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src/HOL/Isar_examples/Cantor.thy

changeset 7860 | 7819547df4d8 |

parent 7833 | f5288e4b95d1 |

child 7869 | c007f801cd59 |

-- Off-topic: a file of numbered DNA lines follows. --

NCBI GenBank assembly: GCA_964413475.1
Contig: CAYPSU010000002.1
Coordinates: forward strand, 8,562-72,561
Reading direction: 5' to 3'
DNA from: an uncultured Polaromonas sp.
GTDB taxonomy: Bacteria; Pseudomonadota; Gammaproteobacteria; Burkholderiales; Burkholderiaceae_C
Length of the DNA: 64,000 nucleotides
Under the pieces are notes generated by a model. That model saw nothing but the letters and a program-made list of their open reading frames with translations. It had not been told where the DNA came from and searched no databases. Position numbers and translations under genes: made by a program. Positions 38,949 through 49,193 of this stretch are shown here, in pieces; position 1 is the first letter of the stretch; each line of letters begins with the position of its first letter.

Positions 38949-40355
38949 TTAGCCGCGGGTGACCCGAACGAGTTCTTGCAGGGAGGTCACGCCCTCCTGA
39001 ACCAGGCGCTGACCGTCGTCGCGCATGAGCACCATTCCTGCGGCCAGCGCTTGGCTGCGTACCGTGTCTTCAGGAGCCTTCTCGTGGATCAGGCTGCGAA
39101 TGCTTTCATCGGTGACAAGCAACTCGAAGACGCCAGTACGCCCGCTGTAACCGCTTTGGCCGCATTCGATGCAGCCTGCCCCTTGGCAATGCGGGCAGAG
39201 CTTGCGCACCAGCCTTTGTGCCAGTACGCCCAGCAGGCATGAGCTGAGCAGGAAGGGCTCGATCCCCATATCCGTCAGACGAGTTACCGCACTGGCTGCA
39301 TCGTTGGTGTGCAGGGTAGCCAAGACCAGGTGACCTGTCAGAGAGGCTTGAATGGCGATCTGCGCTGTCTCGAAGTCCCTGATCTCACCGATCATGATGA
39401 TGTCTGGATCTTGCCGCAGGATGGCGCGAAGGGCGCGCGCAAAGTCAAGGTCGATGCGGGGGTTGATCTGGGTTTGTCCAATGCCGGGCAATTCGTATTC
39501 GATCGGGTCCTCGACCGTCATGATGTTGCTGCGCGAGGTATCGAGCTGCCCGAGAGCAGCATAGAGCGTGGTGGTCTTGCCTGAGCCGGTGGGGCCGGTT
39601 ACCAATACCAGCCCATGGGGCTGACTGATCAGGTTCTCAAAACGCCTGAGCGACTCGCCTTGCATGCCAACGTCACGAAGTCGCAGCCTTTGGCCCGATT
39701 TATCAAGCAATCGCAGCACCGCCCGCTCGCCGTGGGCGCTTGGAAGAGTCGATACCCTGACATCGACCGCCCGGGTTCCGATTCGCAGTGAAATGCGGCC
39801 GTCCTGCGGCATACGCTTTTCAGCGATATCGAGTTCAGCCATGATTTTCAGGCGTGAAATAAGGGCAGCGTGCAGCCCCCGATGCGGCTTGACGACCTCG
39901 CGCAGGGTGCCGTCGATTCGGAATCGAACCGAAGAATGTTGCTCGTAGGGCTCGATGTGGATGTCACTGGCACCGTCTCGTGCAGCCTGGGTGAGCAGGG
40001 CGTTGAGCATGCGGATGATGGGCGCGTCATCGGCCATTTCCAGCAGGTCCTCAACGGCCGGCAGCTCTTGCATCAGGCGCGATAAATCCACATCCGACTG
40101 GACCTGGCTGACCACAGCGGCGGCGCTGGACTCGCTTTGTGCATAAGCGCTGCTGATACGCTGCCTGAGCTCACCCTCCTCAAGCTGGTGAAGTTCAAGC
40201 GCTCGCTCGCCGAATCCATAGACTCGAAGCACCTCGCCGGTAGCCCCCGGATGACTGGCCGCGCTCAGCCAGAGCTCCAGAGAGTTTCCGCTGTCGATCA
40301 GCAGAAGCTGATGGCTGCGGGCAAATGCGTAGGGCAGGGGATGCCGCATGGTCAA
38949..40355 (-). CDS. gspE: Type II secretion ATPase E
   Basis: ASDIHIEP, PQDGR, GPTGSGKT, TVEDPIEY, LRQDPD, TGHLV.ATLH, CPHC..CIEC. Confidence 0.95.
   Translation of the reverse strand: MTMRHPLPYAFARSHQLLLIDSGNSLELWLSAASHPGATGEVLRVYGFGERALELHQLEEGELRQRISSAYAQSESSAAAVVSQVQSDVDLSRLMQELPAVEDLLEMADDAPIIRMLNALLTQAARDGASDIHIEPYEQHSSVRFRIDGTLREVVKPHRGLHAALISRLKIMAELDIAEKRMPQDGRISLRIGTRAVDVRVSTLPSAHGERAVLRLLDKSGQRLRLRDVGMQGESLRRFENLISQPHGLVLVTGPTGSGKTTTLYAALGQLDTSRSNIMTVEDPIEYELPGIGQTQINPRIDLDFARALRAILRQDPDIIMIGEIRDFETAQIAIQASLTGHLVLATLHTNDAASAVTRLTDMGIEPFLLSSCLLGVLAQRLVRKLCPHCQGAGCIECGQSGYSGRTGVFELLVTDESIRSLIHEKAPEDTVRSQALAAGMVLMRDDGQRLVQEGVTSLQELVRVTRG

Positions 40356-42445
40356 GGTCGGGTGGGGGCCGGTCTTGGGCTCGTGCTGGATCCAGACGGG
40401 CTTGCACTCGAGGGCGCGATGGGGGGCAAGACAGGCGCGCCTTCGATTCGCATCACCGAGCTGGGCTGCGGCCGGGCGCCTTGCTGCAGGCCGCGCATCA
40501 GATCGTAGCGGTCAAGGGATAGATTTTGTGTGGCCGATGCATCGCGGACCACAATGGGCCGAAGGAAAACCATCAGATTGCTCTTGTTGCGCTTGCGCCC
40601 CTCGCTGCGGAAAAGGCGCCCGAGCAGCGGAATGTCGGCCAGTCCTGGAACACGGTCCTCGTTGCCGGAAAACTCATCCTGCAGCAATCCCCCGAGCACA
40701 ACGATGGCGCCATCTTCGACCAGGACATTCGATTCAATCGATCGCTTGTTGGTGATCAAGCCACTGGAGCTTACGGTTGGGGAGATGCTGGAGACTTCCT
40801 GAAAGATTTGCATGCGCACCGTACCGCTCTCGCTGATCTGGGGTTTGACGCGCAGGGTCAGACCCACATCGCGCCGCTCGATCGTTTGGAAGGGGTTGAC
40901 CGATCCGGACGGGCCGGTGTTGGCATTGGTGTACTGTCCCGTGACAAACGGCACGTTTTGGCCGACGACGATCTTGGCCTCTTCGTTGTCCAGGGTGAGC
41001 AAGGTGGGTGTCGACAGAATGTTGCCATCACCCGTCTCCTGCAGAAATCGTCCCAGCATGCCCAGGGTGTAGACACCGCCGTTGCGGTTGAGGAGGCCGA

--- a/src/HOL/Isar_examples/Cantor.thy Wed Oct 13 19:44:33 1999 +0200 +++ b/src/HOL/Isar_examples/Cantor.thy Thu Oct 14 01:07:24 1999 +0200 @@ -19,12 +19,11 @@ Viewing types as sets, $\alpha \To \idt{bool}$ represents the powerset of $\alpha$. This version of the theorem states that for every function from $\alpha$ to its powerset, some subset is outside - its range. The Isabelle/Isar proofs below use HOL's set theory, with - the type $\alpha \ap \idt{set}$ and the operator $\idt{range}$. + its range. The Isabelle/Isar proofs below uses HOL's set theory, + with the type $\alpha \ap \idt{set}$ and the operator $\idt{range}$. - \bigskip We first consider a rather verbose version of the proof, - with the reasoning expressed quite naively. We only make use of the - pure core of the Isar proof language. + \bigskip We first consider a slightly awkward version of the proof, + with the reasoning expressed quite naively. *}; theorem "EX S. S ~: range(f :: 'a => 'a set)"; @@ -33,21 +32,21 @@ show "?S ~: range f"; proof; assume "?S : range f"; - then; show False; + thus False; proof; fix y; assume "?S = f y"; - then; show ?thesis; + thus ?thesis; proof (rule equalityCE); - assume y_in_S: "y : ?S"; - assume y_in_fy: "y : f y"; - from y_in_S; have y_notin_fy: "y ~: f y"; ..; - from y_notin_fy y_in_fy; show ?thesis; by contradiction; + assume in_S: "y : ?S"; + assume in_fy: "y : f y"; + from in_S; have notin_fy: "y ~: f y"; ..; + from notin_fy in_fy; show ?thesis; by contradiction; next; - assume y_notin_S: "y ~: ?S"; - assume y_notin_fy: "y ~: f y"; - from y_notin_S; have y_in_fy: "y : f y"; ..; - from y_notin_fy y_in_fy; show ?thesis; by contradiction; + assume notin_S: "y ~: ?S"; + assume notin_fy: "y ~: f y"; + from notin_S; have in_fy: "y : f y"; ..; + from notin_fy in_fy; show ?thesis; by contradiction; qed; qed; qed; @@ -55,8 +54,15 @@ text {* The following version of the proof essentially does the same - reasoning, only that it is expressed more neatly, with some derived - Isar language elements involved. + reasoning, only that it is expressed more neatly. In particular, we + change the order of assumptions introduced in the two cases of rule + \name{equalityCE}, streamlining the flow of intermediate facts and + avoiding explicit naming.\footnote{In general, neither the order of + assumptions as introduced \isacommand{assume}, nor the order of goals + as solved by \isacommand{show} matters. The basic logical structure + has to be left intact, though. In particular, assumptions + ``belonging'' to some goal have to be introduced \emph{before} its + corresponding \isacommand{show}.} *}; theorem "EX S. S ~: range(f :: 'a => 'a set)"; @@ -85,11 +91,12 @@ text {* How much creativity is required? As it happens, Isabelle can prove - this theorem automatically. The default classical set contains rules - for most of the constructs of HOL's set theory. We must augment it - with \name{equalityCE} to break up set equalities, and then apply - best-first search. Depth-first search would diverge, but best-first - search successfully navigates through the large search space. + this theorem automatically. The default context of the classical + proof tools contains rules for most of the constructs of HOL's set + theory. We must augment it with \name{equalityCE} to break up set + equalities, and then apply best-first search. Depth-first search + would diverge, but best-first search successfully navigates through + the large search space. *}; theorem "EX S. S ~: range(f :: 'a => 'a set)"; @@ -100,7 +107,7 @@ idea of how the proof actually works. There is currently no way to transform internal system-level representations of Isabelle proofs back into Isar documents. Writing proof documents really is a - creative process. + creative process, after all. *}; end;